Parsing JSON in C#


A lot of APIs will give you responses in JSON format. Here we'll review JSON parsing in C# so that you can get to the interesting data faster.

This tutorial assumes that you've already gone through our C# getting started tutorial and are familiar with how our C# SDK works. Although we use the output from our YouTube ListSearchResults Choreo in this tutorial, the same steps we outline here will work for parsing any JSON in C#.

Get JSON output

1 Log in to Temboo and go to the YouTube > Search > ListSearchResults Choreo in our Library.

2 Enter any search term you want for the Query input and click Generate Code to test the Choreo from our website.

3 You get a whole bunch of JSON in the Response output. These are the results of the search. Next we'll see how to parse through this response in C# and pick out only the pieces we're interested in.

Parse it in C#

By default, C# encourages you to create concrete classes to use when parsing JSON data, as described in this article. However, when you want to experiment with data from multiple APIs, a more lightweight alternative is to use a generic third-party parsing library. In this tutorial we'll walk through installing a popular C# JSON parser and using it to work with the Youtube data.

4 Create a new Visual Studio solution containing a "C# Console Application" project.

5Make sure you've downloaded the Temboo C# SDK, and added TembooSDK.dll as a reference to your "C# Console Application" project as described in our getting started tutorial.

6 Download the JSON.Net library and unzip the file. Move Newtonsoft.Json.dll into the directory where you keep your Visual Studio projects.

7 Under your "C# Console Application" project, right-click References and select Add Reference. In the dialogue box that appears, select Browse and select Newtonsoft.Json.dll. Click OK.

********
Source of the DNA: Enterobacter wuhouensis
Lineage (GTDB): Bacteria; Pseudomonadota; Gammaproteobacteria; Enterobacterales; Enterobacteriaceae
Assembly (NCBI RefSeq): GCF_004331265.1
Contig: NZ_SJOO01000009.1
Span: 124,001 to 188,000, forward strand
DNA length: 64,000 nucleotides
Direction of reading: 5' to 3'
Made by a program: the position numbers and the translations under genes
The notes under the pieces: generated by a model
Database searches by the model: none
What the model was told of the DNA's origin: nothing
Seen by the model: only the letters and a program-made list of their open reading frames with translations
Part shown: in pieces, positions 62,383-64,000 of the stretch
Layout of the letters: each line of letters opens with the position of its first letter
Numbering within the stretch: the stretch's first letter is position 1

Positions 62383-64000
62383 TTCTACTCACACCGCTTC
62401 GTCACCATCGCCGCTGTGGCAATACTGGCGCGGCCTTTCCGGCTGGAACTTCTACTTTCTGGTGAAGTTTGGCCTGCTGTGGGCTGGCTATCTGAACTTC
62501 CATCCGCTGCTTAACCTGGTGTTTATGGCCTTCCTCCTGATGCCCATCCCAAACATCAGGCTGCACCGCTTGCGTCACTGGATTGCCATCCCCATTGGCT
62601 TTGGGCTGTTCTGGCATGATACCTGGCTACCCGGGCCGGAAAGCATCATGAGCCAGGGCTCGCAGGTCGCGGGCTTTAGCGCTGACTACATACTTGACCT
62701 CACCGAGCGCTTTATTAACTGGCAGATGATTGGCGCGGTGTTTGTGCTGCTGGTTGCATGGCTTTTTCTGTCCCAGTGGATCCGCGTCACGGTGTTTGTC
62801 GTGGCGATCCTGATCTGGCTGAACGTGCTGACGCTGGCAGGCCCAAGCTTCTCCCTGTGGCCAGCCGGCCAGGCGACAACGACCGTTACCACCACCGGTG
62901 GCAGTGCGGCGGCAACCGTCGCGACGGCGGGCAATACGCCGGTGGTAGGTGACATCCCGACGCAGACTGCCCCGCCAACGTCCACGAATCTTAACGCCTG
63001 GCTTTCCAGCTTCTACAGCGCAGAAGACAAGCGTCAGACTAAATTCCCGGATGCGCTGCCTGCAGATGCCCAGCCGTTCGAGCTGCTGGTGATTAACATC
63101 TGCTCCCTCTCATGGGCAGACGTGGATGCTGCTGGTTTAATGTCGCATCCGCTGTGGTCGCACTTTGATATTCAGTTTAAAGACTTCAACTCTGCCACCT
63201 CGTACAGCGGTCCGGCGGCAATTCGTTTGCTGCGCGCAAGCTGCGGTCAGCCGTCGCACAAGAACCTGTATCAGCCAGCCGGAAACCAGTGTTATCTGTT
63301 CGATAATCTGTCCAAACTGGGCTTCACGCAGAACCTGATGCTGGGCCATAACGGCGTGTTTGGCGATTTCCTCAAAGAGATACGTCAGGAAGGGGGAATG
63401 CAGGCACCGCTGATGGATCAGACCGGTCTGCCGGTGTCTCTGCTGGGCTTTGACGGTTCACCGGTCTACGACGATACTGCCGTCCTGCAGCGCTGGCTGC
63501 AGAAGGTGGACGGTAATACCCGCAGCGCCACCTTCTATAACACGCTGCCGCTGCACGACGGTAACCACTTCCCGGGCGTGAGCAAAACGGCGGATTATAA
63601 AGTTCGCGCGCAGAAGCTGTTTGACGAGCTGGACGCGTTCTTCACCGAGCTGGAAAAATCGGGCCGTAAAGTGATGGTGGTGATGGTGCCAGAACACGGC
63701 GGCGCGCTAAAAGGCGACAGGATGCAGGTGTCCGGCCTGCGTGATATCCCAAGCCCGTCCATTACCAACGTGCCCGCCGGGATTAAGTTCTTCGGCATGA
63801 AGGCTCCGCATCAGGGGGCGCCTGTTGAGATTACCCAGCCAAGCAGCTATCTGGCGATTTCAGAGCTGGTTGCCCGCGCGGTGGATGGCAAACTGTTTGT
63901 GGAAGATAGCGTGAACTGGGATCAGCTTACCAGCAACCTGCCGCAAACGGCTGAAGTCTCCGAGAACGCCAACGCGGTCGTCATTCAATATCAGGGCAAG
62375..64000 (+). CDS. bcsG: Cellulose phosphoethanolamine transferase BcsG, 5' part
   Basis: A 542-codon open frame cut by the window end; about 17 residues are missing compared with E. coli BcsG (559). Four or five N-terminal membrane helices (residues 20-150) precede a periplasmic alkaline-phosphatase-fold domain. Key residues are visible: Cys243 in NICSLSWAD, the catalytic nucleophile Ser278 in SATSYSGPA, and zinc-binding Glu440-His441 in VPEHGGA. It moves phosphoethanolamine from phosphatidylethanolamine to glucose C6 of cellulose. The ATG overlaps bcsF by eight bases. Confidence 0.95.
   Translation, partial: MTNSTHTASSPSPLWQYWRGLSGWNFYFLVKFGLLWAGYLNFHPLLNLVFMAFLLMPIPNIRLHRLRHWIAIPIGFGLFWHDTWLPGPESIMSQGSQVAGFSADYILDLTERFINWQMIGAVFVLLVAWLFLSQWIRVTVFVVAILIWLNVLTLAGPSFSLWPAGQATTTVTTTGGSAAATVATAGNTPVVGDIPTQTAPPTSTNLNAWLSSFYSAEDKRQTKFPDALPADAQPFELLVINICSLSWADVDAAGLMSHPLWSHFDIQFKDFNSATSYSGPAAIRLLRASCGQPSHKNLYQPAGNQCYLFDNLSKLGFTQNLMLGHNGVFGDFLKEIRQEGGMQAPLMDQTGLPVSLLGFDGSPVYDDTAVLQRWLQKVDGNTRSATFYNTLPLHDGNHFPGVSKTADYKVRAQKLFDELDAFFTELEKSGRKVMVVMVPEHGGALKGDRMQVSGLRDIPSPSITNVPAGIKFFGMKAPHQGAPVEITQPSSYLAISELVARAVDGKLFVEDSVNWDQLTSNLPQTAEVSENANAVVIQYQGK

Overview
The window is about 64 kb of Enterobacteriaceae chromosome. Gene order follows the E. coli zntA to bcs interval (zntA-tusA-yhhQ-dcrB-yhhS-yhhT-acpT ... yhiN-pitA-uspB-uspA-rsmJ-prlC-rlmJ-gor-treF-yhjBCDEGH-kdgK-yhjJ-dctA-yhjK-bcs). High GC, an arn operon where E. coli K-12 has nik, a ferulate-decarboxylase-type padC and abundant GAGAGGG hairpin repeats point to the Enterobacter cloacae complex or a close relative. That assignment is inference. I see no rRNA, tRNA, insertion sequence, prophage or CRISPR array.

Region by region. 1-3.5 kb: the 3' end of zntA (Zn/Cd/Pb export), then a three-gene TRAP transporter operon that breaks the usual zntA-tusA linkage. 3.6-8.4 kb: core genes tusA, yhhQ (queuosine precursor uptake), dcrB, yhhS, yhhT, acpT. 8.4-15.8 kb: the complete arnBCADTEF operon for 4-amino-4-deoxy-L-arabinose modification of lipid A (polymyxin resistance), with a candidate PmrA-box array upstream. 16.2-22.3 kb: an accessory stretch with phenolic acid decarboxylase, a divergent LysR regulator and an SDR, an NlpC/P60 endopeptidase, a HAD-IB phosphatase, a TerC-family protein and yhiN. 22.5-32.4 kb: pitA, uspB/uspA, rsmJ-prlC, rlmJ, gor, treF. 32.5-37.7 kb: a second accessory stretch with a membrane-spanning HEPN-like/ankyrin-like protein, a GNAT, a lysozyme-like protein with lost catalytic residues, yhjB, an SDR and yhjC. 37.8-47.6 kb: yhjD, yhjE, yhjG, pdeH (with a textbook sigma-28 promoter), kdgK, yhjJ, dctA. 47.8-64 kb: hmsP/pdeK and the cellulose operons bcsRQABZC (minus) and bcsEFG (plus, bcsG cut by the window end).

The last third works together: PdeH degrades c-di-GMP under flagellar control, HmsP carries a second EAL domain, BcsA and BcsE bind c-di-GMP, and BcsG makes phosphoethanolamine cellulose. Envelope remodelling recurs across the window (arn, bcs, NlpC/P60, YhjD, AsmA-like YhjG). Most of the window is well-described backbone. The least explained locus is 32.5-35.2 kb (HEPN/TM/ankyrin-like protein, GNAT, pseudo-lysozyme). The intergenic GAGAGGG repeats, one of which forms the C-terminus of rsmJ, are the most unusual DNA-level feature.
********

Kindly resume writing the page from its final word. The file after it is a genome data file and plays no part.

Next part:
8 Replace the contents of Program.cs with the code below. In steps 9-11, we'll go over what happens in the code.

using System;
using Newtonsoft.Json.Linq;
using Temboo.Core;
using Temboo.Library.Youtube.Search;

namespace ConsoleApplication1
{
    class ParsingJSON
    {
        static void Main(string[] args)
        {
            // Instantiate a TembooSession object using your Account name and Application key
            TembooSession session = new TembooSession("ACCOUNT_NAME", "APP_NAME", "APP_KEY");

            // Instantiate the Choreo using the TembooSession
            ListSearchResults listSearchResultsChoreo = new ListSearchResults(session);

            // Set inputs
            listSearchResultsChoreo.setQuery("Quantum entanglement");

            // Execute Choreo
            ListSearchResultsResultSet listSearchResults = listSearchResultsChoreo.execute();

            // Parse the results from Youtube into a JSON object
            JObject json = JObject.Parse(listSearchResults.Response);
  
            // Retrieve the "snippet" element for the first entry in the "items" array
            JObject firstItemSnippet = JObject.Parse(json["items"][0]["snippet"].ToString());

            // Print the title and description for the snippet
            Console.WriteLine(firstItemSnippet["title"]);
            Console.WriteLine(firstItemSnippet["description"]);

            // Wait for input, to prevent the Terminal from exiting immediately
            Console.WriteLine("Press any key to continue...");
            Console.ReadKey();
        }
    }
}

9First we converted the JSON text from the response to a C# Object using the JObject.Parse method.

10 Next, we parsed out the piece of data we want from the JSON. It helps to look at the JSON file's structure to get an idea of how it is organized. The two main elements you should look for are:

What it meansHow it appears in the JSON file
Array of JSON Elements"name": [
Specific JSON Element"name": {

For these results, we wanted the title of the first video in the search results. We got the items array, then the first item in that array (at index 0). Then we wanted the snippet object within the first item in the array. We used the statement json["items"][0]["snippet"] to grab this specific element within the JSON data.

11 To finish up, we parsed the title property from the snippet object using the firstItemSnippet["title"] accessor.

12All finished! Run the code in Visual Studio to try it out. You should see the title of your first YouTube Search result in the console.

What next?

Now you should be to able to parse all sorts of JSON responses with our Java SDK. Check out the 2000+ Choreos in our Library and find some exciting data to parse.

Once you've got your code up and running, you're ready to move on and do more. From monitoring your running applications, to moving your generated Temboo code to your preferred development environment and sharing it with colleagues, collaborators and friends - we've got you covered.

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Need help?

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